WEAK IMMUNE SYSTEM

Why more babies are getting Covid-19

Seven children below 10 years have died, the Ministry of Health says.

In Summary

• Babies will struggle to breathe if they are infected because of their smaller airways.

• Paediatrician Prof Ruth Nduati told the Star children must be protected from Covid-19, even if those older than one year experience less severe symptoms. 

An infant getting a swab for coronavirus test at Beafra Medical Center on May 15, 2020
An infant getting a swab for coronavirus test at Beafra Medical Center on May 15, 2020
Image: FILE

At least 712 children below 10 years have been infected with coronavirus in Kenya since March, with seven of them dying, the Ministry of Health says. 

The ministry warns infants under one year are at a higher risk of severe illness because of their immature immune systems and smaller airways.

Such babies will struggle to breathe if they are infected with any respiratory virus.

 
 

"[There is] complacency by the community despite established community transmission," the ministry says in its latest status report. 

Paediatrician Prof Ruth Nduati told the Star all children must be protected from Covid-19 even though those above one year have less severe infection.

In total, 1,405 children and teens below 19 years have tested positive since March, according to the ministry's Monday status report.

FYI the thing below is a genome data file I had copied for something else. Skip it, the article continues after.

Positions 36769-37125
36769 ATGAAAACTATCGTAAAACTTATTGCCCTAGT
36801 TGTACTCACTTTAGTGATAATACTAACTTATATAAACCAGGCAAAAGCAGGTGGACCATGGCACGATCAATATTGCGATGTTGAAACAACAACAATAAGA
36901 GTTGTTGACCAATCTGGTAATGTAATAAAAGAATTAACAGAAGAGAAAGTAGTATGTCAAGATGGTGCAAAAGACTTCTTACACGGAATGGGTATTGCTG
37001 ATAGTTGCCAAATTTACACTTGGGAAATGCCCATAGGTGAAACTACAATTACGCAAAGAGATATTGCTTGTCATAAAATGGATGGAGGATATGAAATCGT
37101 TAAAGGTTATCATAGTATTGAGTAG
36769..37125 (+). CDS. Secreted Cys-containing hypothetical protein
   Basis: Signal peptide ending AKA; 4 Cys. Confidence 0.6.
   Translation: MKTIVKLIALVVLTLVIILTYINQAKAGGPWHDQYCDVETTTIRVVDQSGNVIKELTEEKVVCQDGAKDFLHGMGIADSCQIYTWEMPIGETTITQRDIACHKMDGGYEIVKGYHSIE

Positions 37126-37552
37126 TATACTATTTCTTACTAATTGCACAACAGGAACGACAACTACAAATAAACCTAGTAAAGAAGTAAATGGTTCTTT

Around the world, children are the minority cases in most countries. 

Nduati said a lot of that data comes from China where most families have one child each.

"Bottomline is, people should avoid getting infected. They need to wear masks and social distance. Parents must also protect their children," she said. 

"Although they may have less severe infection, children can pass the infection to older people who may develop severe infection. Many of these people, even after surviving, are left with chronic problems like dementia and heart diseases," she told the Star. 

 
 

Prof Nduati said collecting clinical samples from babies for Covid-19 test with the nasopharyngeal swab is safe.

"When children can't feed we also put tubes down their throats, so it's safe," she said. 

Infected children manifest cold-like symptoms and most recover within one to two weeks, according to the World Health Organisation.

Their symptoms can include fever, running nose, cough, fatigue, muscle aches, vomiting and diarrhoea.

By Monday, the total number of confirmed cases in Kenya was 17,535, according to MoH.

Separately, the National Hospital Insurance Fund said it will cater for coronavirus related costs in government hospitals.

Through a statement, CEO Peter Kamunyo said they shall support all Covid-19 positive members and their declared beneficiaries who get admitted to Ministry of Health designated facilities.

The facilities are Kenyatta National Hospital, Kenyatta University Teaching Referral and Research Hospital and Mbagathi County Hospital.

Others are county designated facilities and any other facility as may be designated by the ministry.

"NHIF shall not be liable for bills incurred in non-MoH designated health facilities," Kamunyo said.

In March, Kenyan insurers agreed to continue covering the disease after consultations, but this has not been happening.

"Following engagement with the insurance companies, Commissioner of Insurance Godfrey Kiptum would like to assure the public that the insurers will continue to provide their services to policyholders affected or infected with the virus," the Insurance Regulatory Authority posted on Twitter.

Edited by Henry Makori